Vastly different Pinot Noir wines, from a single vineyard

Whisson Lake is located on the Mount Carey hillside, within the Piccadilly Valley wine sub-region of the Adelaide Hills. At more than 600m above sea level, the steep east-facing slopes of Mount Carey dominate the Piccadilly Valley, just as the hill at Corton dominates the vineyards of Burgundy in France.

Our wines go beyond single-vineyard. We’ve divided our small Piccadilly Valley hill into a series of carefully selected single sections, sometimes little more than a few vine rows, from which each wine is sourced. Because planted in the right place, Pinot Noir is something of a magnifying glass, boosting subtle terroir differences.

 

Lower Altitude Vineyard — 525m-560m

Monopole — 'The Old Garden'

Warm north-east-facing slope, richer soil.

Our Monopole label denotes our most premium Pinot Noir wines. This vineyard was previously an orchard and was referred to by farmers as 'The Garden'. Thus the name of the Monopole wine made from these rows.

Middle-Range Altitude Vineyard — 540m-565m

 

Pinot Nero

Easterly exposition but sheltered by trees to south; a hot block sitting directly in front of our homestead.

This one-of-a-kind wine is inspired by Italy's Amarone dry reds, traditionally made from grapes picked ripe then left to dry on straw mats, concentrating the remaining sugars and flavours.

Because this part of our vineyard is a suntrap, we can allow our Pinot Noir grapes to dehydrate on the vine, concentrating the remaining juice. This wine can only be made in warmer years and needs a lot of bottle time to develop. The resulting wine pairs exceptionally well with blue vein cheese and places a well-deserved focus on one of the most extreme subsections of our vineyard.

High-Altitude Vineyard —560m-615m

 
 
 
 

Pinot Nouveau

Exceptionally well-drained and exposed to the best of the morning and early afternoon sunlight.

Pinot Noir from this part of the vineyard has fine but definite structure and pure uplifted fruit.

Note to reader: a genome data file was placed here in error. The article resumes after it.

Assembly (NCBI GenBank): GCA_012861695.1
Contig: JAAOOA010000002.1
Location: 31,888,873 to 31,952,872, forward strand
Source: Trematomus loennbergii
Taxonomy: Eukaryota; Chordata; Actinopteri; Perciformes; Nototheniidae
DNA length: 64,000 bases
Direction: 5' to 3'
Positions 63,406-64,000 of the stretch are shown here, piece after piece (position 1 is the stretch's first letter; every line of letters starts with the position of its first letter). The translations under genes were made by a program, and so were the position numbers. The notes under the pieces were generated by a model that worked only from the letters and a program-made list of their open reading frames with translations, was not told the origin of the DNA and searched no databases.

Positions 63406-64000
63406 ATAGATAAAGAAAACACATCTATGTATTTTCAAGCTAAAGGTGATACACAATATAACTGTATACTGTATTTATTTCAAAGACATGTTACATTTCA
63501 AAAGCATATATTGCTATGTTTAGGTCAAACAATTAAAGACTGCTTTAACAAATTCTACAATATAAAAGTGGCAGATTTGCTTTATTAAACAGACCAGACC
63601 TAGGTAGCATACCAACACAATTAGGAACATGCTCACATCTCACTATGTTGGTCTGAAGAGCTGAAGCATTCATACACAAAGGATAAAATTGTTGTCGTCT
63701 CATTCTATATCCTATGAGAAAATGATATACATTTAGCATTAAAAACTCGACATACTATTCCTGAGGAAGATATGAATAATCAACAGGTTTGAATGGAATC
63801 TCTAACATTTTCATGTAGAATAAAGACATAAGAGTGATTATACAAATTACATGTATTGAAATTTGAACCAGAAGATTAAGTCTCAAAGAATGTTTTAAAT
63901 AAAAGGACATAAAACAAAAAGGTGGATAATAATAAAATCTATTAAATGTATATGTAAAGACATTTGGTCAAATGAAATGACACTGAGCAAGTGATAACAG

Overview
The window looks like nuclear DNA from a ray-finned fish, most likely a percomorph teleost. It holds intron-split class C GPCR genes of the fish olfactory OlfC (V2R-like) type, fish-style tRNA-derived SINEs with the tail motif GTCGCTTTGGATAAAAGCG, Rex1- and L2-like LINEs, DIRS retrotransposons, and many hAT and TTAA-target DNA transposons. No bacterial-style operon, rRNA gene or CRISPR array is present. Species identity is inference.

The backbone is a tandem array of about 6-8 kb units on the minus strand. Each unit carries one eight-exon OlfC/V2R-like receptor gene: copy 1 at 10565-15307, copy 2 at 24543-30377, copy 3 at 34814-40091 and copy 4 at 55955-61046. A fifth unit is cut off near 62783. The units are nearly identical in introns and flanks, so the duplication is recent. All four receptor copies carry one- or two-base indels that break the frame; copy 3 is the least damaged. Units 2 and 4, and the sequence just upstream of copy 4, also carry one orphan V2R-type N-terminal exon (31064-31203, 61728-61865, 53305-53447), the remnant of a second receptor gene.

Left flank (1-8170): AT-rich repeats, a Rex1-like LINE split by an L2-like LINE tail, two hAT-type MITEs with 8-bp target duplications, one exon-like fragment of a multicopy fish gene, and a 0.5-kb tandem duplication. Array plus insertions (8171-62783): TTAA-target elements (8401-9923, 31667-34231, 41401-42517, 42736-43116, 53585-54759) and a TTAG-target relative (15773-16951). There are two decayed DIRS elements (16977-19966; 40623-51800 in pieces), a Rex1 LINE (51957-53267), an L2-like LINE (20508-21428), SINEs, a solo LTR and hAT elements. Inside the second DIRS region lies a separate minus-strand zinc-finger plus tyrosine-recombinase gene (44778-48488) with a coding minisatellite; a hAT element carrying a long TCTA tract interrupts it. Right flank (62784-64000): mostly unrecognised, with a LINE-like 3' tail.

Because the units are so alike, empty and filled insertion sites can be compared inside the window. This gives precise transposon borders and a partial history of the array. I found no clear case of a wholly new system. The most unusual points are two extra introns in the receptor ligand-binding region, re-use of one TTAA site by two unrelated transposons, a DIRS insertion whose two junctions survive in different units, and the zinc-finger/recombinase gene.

Monopole — 'The Pink Rows'

A significant degree of easterly orientation in the slope.

Our Monopole label denotes our most premium Pinot Noir wines. Very low yields from unirrigated 25-year-old Pinot Noir vines gives wines of concentration, structure, and the ability to age for 15+ years. It is fruit from these areas of the vineyard that are the powerhouse and inimitable signature of Whisson Lake Pinot Noir.

Le Gris de Noir

Ten shady rows on the slightly south-facing slope right behind our homestead; always ripens later.

This no-skin-contact white Pinot Noir is a light peachy copper colour – which is why we named it Le Gris de Noir: the grey wine from the black Pinot grape.

 

This part of the vineyard is shaded by the hillside each afternoon, protecting the grapes from the sun at its hottest and yielding Pinot Noir fruit with high acidity and billowing floral and musk aromatics. We actually can’t make this wine in warmer years. Le Gris de Noir ages brilliantly and, according to Max Allen in 2011, was one of the best wines he tried all year.

La Storia Rosa

The warmer bottom half of our hillside. 

Warmer daytime temperatures, cooler nights and richer soils create a wine that is lean, very structured and naturally more feminine in style. The nose is perfumed and ethereal and the palate richer and less tannic than our White Label Pinot Noir. While this wine is pretty and attractive in its youth, it also cellars very well.

Adelaide Hills Region Map

Cool and steep vineyard, perfect for Pinot

As well as the altitude, our vineyard has other unusual environmental factors. The very steep slopes are difficult and dangerous to work on, but they fall to the east and so face the vines into the morning sun, away from the burning afternoon sun. This is very important for Pinot Noir.

Mt Carey is at the head of a long gully, which runs south and funnels cold southerlies up to our vineyard, making it even colder still.

The hill is a ridge that runs north-south and, unusually for the Piccadilly Valley, sits not on sandstone or shale, but on schist and gneiss. Millennia ago, the rock strata tilted, leaving layers that the vines send their roots down into, chasing water in mid-summer. The soils that have developed from these ancient rocks have good water-holding capacity and are well-drained yet with very low nutrient levels.

 

This hillside also has several small gullies in it, which results in a range of slightly different aspects, altitudes and exposures to the southerlies.

During the late 2000s, we began to notice differences in colour, character and acid between certain parts of the vineyard that repeated in subsequent seasons. These differences are becoming more pronounced as the vines enter old age. This is what we are now focussing on exploring.

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